City of Lincoln
2008 Media Releases
Mayor Chris Beutler today officially opened the new Harris Overpass to traffic. The bridge has been closed since November 12, 2007 for reconstruction. Two lanes of vehicle traffic in each direction are now open, about one month ahead of schedule.
“This past year has not been easy for businesses and residents, but it was a project that had to be done,” Mayor Beutler said. “I appreciate everyone’s patience, and I am delighted that this beautiful new bridge is opening ahead of schedule. The Harris Overpass is an important link in our City, and we now have a safe bridge that will serve our needs far into the future.”
Pedestrian and bicycle access also is open today. The project is expected to be substantially finished in mid-November, except for landscaping and railyard work. Some lane closures may be necessary over the next month.
The new bridge is 1,883 feet long, 16 feet longer than the original. The new structure features decorative lighting and a flat bottom to prevent pigeons from perching. Greg MacLean, Director of the City Public Works and Utilities Department said the new overpass has 14 concrete piers compared to the original’s 28, which will aid in the development of the area under the bridge.
“Two new safety features are the infrared camera and the permanent message signs,” MacLean said. “The camera can detect ice forming on the bridge, and the signs on both ends will keep motorists advised of the road conditions.”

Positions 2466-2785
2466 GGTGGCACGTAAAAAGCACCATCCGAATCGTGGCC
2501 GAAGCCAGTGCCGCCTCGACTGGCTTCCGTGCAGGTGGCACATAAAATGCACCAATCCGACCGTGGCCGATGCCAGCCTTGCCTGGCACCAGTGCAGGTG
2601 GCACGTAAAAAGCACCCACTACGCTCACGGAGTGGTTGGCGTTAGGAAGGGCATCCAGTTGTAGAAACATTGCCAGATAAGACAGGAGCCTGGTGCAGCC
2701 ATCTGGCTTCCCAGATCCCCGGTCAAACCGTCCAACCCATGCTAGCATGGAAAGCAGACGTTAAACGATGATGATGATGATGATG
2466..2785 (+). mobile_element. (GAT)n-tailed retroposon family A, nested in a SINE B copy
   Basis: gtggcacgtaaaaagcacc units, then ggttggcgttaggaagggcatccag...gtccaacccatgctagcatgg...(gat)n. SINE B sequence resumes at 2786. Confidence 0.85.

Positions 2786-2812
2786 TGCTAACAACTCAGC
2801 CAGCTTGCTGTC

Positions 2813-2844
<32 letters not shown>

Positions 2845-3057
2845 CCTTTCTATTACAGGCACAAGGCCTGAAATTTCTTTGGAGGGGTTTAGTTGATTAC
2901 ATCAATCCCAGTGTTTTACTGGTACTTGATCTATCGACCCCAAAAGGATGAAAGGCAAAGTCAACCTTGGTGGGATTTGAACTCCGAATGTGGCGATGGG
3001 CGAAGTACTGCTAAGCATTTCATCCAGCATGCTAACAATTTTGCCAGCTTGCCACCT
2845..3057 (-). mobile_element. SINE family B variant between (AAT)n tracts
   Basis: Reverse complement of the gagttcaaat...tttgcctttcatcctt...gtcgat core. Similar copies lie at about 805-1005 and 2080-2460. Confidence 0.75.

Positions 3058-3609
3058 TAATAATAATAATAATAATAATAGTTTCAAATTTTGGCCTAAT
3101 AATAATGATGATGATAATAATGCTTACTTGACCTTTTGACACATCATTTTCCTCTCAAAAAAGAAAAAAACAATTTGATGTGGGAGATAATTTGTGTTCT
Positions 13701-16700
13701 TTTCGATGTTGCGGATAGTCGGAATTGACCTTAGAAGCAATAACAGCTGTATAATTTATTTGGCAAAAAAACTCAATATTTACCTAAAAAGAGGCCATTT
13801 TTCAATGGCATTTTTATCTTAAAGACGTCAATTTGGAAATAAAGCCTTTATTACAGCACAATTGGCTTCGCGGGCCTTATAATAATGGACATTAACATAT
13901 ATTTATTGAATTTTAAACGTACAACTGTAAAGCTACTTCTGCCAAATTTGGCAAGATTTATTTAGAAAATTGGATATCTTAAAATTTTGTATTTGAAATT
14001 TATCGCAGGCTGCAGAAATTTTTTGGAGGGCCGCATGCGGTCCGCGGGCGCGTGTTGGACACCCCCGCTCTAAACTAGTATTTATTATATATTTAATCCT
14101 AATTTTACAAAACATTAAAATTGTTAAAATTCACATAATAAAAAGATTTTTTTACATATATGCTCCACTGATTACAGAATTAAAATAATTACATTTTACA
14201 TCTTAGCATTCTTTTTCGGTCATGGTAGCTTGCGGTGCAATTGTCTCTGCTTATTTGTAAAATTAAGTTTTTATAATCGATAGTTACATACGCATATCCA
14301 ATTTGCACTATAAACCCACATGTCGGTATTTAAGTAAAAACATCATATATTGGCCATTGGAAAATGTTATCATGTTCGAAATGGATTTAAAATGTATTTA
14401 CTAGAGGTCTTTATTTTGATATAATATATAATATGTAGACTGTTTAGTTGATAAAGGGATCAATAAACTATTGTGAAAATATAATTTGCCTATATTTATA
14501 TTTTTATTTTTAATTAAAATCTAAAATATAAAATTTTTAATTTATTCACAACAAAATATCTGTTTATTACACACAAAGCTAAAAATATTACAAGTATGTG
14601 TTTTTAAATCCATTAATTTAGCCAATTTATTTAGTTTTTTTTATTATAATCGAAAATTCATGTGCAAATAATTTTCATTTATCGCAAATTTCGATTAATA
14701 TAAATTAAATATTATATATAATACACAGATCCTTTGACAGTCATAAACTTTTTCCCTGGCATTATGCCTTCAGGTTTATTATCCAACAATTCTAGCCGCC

The original viaduct was completed in 1955 and is named in honor of John F. Harris, who donated the land for Pioneers Park. Deteriorating steel girders and concrete created the need to replace the overpass, which carries “O” Street traffic over the rail yards from 3rd to 9th streets. Its last inspection in 2005 resulted in a rating of “structurally deficient,” qualifying the bridge for Federal Highway Bridge Rehabilitation and Replacement Program.
The total cost of the project was $23.5 million. About $10 million came from the Railroad Transportation Safety District, and another $13.3 million came from federal funds, which are administered locally by the Nebraska Department of Roads.
After an extensive public opinion process, the City opted in 2005 for a one-year total closure of the bridge rather than a two-year project that would have allowed limited traffic. The total closure saved the City about $5 million in construction costs. MacLean said change orders amounted to less than one percent of the project cost, well below industry standards.
The main contractor on the project is Cramer & Associates of Des Moines, which will receive some incentives for the early opening. The Schemmer Associates of Lincoln conducted the public outreach efforts, environmental studies, preliminary and final structural design, roadway design, bridge lighting and surveying. Sinclair Hille assisted in the structure finish, color and lighting.
Additional information on the Harris Overpass project is available on the City Web site at lincoln.ne.gov (keyword: harris).